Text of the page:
Book publisher Routledge has recently released books about occupational health and safety (OHS) that are very critical of OHS’ role, or that of the health and safety professional, in modern business. Below I dip into the
- The Fearless World of Professional Safety in the 21st Century
- The 10 Step MBA for Safety and Health Practitioners, and
- Naked Safety – Exploring The Dynamics of Safety in a Fast-Changing World.
Continue reading “Three books that challenge OHS”
On June 20 2018, the Australian government announced a National Inquiry into Sexual Harassment in the Workplace, claiming it to be a world-first. Sexual harassment is not an occupational health and safety (OHS) hazard in many ways BUT the psychological harm it can create is. The job of an OHS person is to encourage employers to reduce work-related harm through prevention, so we need to prevent sexual harassment, just as we do for all the work activities that contribute to poor psychological health and safety.
The macroeconomic costs of sexual harassment in the workplace may be of interest to politicians and business lobbyists but this can be a significant distraction from identifying ways to prevent psychological harm, which should be the most important legacy of this type of inquiry.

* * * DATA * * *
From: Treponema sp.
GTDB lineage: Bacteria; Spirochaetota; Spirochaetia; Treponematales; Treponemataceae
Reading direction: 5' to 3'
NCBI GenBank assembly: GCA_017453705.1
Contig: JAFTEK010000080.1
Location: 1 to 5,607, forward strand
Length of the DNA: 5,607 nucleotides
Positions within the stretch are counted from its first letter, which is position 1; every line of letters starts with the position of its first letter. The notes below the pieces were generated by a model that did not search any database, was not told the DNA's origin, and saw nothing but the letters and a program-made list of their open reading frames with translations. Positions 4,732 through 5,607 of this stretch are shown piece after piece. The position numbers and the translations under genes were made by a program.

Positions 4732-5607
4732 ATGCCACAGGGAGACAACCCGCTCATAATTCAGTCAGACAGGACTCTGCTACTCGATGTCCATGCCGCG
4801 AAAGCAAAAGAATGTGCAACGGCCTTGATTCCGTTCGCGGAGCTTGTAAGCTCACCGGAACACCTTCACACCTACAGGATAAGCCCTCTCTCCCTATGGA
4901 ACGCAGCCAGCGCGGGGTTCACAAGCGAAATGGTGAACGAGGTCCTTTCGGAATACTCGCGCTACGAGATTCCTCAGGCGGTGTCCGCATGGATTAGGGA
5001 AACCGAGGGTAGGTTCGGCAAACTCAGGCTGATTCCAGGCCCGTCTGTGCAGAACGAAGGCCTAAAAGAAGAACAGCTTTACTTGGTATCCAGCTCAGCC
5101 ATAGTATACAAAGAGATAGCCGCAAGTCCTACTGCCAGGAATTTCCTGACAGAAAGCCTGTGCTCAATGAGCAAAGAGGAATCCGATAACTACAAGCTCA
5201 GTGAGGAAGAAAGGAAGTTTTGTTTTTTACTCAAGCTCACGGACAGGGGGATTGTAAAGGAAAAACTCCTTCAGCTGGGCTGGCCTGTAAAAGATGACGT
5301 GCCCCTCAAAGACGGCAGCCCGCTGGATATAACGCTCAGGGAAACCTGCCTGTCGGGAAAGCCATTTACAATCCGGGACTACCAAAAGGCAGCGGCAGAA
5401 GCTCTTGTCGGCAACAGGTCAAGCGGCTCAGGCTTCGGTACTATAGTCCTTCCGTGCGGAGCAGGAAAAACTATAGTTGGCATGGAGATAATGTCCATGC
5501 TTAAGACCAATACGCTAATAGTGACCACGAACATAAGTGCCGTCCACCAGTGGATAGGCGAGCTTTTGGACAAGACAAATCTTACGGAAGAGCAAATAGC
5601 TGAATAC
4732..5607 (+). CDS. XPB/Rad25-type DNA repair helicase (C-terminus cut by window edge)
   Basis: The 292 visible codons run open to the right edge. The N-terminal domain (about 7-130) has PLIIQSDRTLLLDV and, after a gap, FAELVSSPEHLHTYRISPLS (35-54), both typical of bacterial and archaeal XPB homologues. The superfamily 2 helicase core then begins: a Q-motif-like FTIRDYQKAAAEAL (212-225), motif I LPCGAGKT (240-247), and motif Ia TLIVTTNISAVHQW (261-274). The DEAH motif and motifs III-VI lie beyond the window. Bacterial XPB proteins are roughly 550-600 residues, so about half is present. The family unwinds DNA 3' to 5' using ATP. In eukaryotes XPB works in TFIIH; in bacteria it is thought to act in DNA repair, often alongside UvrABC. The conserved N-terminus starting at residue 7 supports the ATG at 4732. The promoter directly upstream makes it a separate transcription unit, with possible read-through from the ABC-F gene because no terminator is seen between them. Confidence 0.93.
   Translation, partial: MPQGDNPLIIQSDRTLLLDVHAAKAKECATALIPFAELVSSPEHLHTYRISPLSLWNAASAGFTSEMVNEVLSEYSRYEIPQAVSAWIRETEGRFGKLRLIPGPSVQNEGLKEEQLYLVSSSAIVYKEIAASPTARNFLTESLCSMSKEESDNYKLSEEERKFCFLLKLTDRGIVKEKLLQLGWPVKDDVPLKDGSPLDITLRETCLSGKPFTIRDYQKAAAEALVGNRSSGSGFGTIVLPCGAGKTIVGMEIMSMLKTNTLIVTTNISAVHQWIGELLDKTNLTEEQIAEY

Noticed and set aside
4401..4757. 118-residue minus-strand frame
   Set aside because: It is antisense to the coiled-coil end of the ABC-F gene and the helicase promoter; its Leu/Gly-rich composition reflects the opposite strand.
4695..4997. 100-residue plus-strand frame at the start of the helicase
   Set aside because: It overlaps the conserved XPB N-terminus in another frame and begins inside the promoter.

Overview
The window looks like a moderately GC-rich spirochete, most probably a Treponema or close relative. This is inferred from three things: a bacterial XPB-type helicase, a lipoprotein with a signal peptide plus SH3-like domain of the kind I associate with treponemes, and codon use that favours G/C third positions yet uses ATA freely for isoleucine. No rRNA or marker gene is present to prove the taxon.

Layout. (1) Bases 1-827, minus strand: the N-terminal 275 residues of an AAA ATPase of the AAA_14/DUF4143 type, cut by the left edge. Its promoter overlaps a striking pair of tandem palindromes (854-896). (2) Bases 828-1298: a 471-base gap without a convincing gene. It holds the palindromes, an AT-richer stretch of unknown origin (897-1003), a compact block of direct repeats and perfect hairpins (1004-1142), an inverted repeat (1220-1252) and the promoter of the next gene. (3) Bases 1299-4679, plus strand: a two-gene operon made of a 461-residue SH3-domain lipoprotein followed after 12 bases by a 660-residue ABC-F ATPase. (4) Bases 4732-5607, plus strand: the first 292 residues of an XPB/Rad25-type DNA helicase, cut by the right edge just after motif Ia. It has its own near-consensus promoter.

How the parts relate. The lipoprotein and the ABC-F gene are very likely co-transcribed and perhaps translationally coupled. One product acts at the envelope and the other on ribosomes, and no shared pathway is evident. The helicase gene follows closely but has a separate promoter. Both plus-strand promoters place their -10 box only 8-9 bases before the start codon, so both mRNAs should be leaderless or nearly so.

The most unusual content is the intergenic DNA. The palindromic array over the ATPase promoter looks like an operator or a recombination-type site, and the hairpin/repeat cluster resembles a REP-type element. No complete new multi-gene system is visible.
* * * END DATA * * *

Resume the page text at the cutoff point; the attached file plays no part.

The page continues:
Addressing the OHS impacts of
Throwing chocolates to delegates, audience participation, push-ups, book giveaways, hand-eye coordination exercises – not the usual elements of the opening keynote speaker of a safety conference. Day 2 of the Safety Institute of Australia’s recent conference had a more traditional opening with presentations from a State workplace safety regulator and Australia’s occupational health and safety (OHS) agency. If entertainment is your thing, jump for the chocolates, but if information is why you attend conferences, Day 2 was the better one.
The first speaker was
Dr Rebecca Michalak has only recently come to my attention, mainly through challenging some of my statements on social media. I was able to meet her and watch her presentation at the Safety Institute of Australia’s National Health and Safety Conference in May 2018. It is likely her voice will become heard more broadly in coming years as she challenges elements of the Establishment.
Many elements of Michalak’s conference presentation can also be heard in the Fit For Work Podcast of Sally McMahon but there were a couple of statements that were notable.
“I had a theory that it’s not either/or – it’s an “it depends” thing and what I found across all well-being outcomes, six coping strategies and two samples – that’s 48 mediations – it makes no difference and in fact, most coping strategies make well-being worse.” (emphasis added)
According to Hansard, Western Australia’s Opposition Minister for Local Government, Tony Krsticevic put a Question on Notice to the Government about WorkSafe WA’s activities and meetings in relation to the City of Perth. The Council is currently undergoing an independent inquiry into its governance and workplace behaviours. The investigation is scheduled to take 12 months.